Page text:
Over the past couple years I’ve been shopping slower, which has in turn helped me focus more on sustainability. Thinking about how the environment is affected by my shopping habits has come hand-in-hand with building a more minimal wardrobe. One of the reasons I started a minimal wardrobe in the first place was to buy less and therefore decrease my eco-footprint. So, finding even more ways to focus on sustainability has become a priority, too.

To me, shopping sustainably doesn’t mean only thrifting, or only purchasing clothing from sustainable brands, or never buying anything new. It means being generally conscious of where you’re purchasing your clothing, shopping secondhand more frequently, wearing your clothing for a long time, and buying slowly and intentionally.

If you’re interested in shopping slower and with the environment in mind, here’s a beginner’s guide to shopping sustainably.

the beginner’s guide to shopping sustainably

Here are eight different ways you can introduce sustainability into your wardrobe.

buy and swap secondhand

visit your local thrift shop

Thrifting is generally what comes to mind when people think of buying secondhand. There are tons of great thrift and consignment stores around that are chock-full of clothing that deserves a second home. If you’re patient, you can find some great pieces (even designer!) for a fraction of the cost.

take part in re-commerce 

Websites like Poshmark, ThredUp, and Facebook Marketplace are full of brand new and gently used items being resold for less. It’s a great way to shop secondhand (especially since you can specifically search for items and brands) and sell some of your clothing, too.

I’ve bought a number of clothing items brand new with tags (BNWT) and brand new without tags (BNWOT) from my favourite brands – like Madewell and Oak + Fort – on these sites!

do a clothing swap

If you have a friend or family member whose style you love, suggest doing a clothing swap. Bring any clothing you have that’s well-loved and in good condition, and they’ll do the same. Make a date of it with wine and charcuterie!

Levi’s denim shirt – secondhand | Madewell jeans – Poshmark | Hat + mockneck – H&M (one year or older)

purchase from sustainable brands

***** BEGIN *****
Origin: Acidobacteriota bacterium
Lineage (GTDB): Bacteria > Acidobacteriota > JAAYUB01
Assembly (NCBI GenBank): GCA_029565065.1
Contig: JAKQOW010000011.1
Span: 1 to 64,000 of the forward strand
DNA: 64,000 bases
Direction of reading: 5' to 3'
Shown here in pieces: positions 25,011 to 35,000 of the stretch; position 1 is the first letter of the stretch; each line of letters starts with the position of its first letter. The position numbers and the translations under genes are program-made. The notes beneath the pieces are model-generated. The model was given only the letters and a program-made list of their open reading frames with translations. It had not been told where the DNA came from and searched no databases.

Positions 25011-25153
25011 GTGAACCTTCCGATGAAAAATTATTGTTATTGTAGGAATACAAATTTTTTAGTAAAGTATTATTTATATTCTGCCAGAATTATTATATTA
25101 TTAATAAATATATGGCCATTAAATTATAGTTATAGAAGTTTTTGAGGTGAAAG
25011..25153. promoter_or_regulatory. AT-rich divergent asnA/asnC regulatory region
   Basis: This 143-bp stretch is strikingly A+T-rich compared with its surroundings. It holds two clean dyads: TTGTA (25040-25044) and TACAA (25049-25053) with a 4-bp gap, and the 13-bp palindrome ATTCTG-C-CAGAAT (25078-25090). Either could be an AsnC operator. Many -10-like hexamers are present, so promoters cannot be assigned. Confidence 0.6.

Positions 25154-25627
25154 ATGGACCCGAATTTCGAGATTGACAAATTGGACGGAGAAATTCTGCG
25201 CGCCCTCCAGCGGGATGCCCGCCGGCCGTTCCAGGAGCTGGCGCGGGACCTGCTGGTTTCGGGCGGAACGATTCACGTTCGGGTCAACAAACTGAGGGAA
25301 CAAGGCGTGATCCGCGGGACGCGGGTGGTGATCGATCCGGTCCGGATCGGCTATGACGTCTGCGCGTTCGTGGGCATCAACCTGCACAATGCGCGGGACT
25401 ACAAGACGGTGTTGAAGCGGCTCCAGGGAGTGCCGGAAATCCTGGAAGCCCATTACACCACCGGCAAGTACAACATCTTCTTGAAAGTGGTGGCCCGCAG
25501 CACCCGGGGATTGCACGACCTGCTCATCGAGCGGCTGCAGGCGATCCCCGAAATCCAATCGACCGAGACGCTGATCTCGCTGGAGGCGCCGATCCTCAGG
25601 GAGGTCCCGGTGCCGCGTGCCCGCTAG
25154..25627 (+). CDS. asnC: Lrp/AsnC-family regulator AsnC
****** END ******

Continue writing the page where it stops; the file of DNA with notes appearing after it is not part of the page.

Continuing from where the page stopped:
There are so many amazing clothing brands that commit to sustainability through the materials they use (like linen, denim, organic cotton, tencel, etc.) and they way they produce their clothing. This round-up from The Good Trade is a great and sustainable (and ethical, which I will touch on in another blog post) fashion guide with a range of price points. Look for small shops, too, as they will likely produce in smaller batches which means less waste!

Shopping from sustainable brands is a great way to use your dollars to support the environment.

invest in some high-quality pieces 

Investing in high quality means you’ll have that item of clothing for a longer time. Buying less frequently and for the long-term results in less clothing that ends up in landfills – it’s as simple as that.

You don’t have to invest in every piece of clothing you own; buy high quality pieces that you know will be classic for years to come, like a great fitting pair of jeans, a wool overcoat, or a basic knit sweater.

Coat – Mango | Shirt – secondhand | Jeans – Madewell Clutch – secondhand Boots – Zara

rent clothing for special events

A great way to be sustainable in your wardrobe while still trying out fun pieces is to rent clothing. Whether it’s for a special event, a vacation, or a photoshoot, there are many companies that rent designer pieces (such as Sprout Collection). The best part is you can wear something new-to-you while keeping your wardrobe light, and you won’t have as many unworn items in your closet.

repair your clothing

Things like broken zippers, small holes, and missing buttons can generally all be fixed. Repairing your clothing when you can, rather than tossing it in the trash, is a great way to continue wearing pieces you love, and ensuring less clothing lands up in landfills. It also tends to be much less expensive than buying a new piece.

buy clothing you love

For most people – me included! – it’s not realistic to swear off fast fashion forever. In my opinion, it’s totally okay to buy from fast fashion brands as long as you buy things you’ll get a lot of wear out of, and you don’t throw those things in the trash after one season.

Simply put: buy what you love and wear it!

And that’s it – my beginner’s guide to building a sustainable wardrobe! Do you have any sustainable shopping tips? Are there any here that you’d like to try?

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